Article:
"I brought everything from birth certificates to vaccines," said Kathleen Jenkins.
She pitched a tent Thursday night to be the first in this line for the H1N1 vaccine.
"I was a little disappointed they didn't do me. That's fine it's for the kids, it's not about me," said Jenkins. "It's about taking care of my children.
There's increasing evidence that the swine flu discriminates.
"This is a younger peoples' flu," said CDC Director Dr. Thomas Frieden. "In a normal flu season 90 percent of the deaths are among people who are over the age of 65. In H1N1, 90 percent of the deaths are in people under the age of 65."
There have been 114 laboratory confirmed deaths among children. And, in the past week, there was an increase in 19 swine-flu related deaths of children. That's the largest single-week increase since the pandemic started in April.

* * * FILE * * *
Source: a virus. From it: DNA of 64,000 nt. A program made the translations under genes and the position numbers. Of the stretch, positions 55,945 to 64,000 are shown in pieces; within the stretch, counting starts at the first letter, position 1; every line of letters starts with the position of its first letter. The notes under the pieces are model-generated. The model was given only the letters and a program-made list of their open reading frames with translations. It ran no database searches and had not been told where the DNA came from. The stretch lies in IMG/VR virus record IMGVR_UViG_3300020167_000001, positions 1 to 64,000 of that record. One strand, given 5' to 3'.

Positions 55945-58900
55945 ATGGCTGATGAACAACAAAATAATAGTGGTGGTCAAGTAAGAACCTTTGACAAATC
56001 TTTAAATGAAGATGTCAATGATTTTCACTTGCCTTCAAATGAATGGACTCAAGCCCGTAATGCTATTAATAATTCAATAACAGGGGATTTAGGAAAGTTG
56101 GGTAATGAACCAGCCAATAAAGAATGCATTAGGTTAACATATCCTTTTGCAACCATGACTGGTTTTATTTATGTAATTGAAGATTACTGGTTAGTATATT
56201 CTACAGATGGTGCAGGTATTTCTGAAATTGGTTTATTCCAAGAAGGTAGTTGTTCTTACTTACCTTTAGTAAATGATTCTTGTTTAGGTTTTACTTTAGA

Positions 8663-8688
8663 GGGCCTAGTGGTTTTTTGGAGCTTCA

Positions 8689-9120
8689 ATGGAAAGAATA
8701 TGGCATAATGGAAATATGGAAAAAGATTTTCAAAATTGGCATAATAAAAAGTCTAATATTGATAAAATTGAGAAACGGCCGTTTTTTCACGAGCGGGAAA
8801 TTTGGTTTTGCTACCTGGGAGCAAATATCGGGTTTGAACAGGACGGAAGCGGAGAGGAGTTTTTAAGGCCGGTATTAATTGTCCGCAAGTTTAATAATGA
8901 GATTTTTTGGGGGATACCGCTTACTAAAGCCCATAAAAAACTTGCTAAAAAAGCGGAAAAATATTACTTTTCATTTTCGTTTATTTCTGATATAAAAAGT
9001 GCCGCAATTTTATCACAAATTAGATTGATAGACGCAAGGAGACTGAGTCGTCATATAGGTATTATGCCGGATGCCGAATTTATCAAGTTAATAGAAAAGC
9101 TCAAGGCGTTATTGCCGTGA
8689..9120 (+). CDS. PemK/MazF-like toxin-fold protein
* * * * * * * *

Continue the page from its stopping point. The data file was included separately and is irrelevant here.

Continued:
"In the past two months we have seen more hospitalizations in people under the age of 65 than in most entire flu seasons," said Dr. Frieden.
The CDC says the gap between supply and demand is closing, and more people are able to get the H1N1 vaccine.
"I think it's accurate to say the president has been and is frustrated with ensuring that this vaccine is delivered on time," said White House press secretary Robert Gibbs. "And he won't be satisfied until those that want to be vaccinated from H1N1 have the opportunity through the vaccine to do so."
The swine flu is currently widespread in all but two states. According to the CDC, there has been a decrease in cases in the Southwest.